The Purcell premiere that took 340 years
A piece of music by Henry Purcell at long last got its official premiere – only 340 years late.
On Tuesday 6 October 2020, a devotional partsong by the English composer was given its first airing in modern times, and possibly its first ever public performance.
The piece was discovered by Professor Rebecca Herissone of the University of Manchester’s Music Department and performed by members of The English Concert under Kristian Bezuidenhout at St John’s, Smith Square, London.
Speaking on BBC Radio 4’s Front Row on 5 October, Prof Herissone explained that she found the piece while carrying out research on the late 18th-century musician Philip Hayes, who was probably the most significant early ‘antiquarian’ collector of Purcell’s manuscripts – in fact he owned or had access to at least half of the Purcell autographs that survive today. Hayes copied out a good deal of the music from these autographs into six large volumes, and it was in one of these that she found the lost piece, Oh that my grief was throughly weigh’d.
Hayes clearly attributed the piece to Purcell, but – unlike the other material he copied into these six volumes – it doesn’t survive among the autographs Hayes used as his sources. However, since Hayes’s other attributions are accurate and do come direct from Purcell’s authoritative manuscripts, we can be confident here that his identification of Purcell as composer here is also secure.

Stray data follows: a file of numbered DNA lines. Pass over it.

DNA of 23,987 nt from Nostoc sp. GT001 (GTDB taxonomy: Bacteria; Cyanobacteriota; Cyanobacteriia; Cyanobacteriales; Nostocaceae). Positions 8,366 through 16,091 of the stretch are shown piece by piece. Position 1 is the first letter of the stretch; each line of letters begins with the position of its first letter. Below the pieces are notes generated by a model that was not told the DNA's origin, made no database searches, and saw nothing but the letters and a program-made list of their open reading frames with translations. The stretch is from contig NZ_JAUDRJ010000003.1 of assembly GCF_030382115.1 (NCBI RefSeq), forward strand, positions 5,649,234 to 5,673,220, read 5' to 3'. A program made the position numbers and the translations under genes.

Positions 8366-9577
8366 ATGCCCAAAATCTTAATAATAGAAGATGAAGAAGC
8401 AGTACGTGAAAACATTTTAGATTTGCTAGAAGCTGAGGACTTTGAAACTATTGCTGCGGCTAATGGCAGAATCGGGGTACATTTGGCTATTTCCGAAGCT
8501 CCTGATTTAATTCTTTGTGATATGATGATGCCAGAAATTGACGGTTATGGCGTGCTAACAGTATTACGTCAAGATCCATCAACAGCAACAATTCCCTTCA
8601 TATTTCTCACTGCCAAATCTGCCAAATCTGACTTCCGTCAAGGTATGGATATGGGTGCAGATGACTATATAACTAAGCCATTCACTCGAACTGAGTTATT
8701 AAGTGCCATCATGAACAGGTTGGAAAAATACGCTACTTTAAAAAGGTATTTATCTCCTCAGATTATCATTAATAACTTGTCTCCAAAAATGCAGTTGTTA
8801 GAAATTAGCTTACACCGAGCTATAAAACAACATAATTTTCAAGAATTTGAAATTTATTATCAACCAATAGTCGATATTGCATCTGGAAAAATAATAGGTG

The piece belongs with a set of similar partsongs for three male voices which survive in an autograph that we know was taken apart at the British Library in the 19th century, in a botch job that led to the pages being muddled and put back together in the wrong order. It’s possible that this is when the leaves containing Oh that my grief were lost, which of course would have been long after Hayes copied them.
These partsongs come from early in Purcell’s career – he was probably only about 20 when he wrote them – and they represent some of his most intimate music. Designed to be sung together by musically educated friends, the music is compositionally sophisticated, with cleverly interweaving parts and colourful and quirky turns of harmony that were intended to surprise and delight the performers. Given that this is the sort of music that would have been sung round the fire after supper, it is entirely possible that it has never been performed in public before now. But hearing it realised by today’s singers we get a clear idea of the way in which the singers’ parts respond to and imitate one another to produce a really close relationship between them, as well conveying the personal religious convictions that lay behind this kind of intense partsong: these were emotions coming from the heart that were strongly felt by the singers.
The song has been published by Stainer & Bell as a stand-alone work, but will be included among the composer’s other devotional songs within the revised version of the Purcell Society complete edition, so it will then finally take its rightful place within his complete works.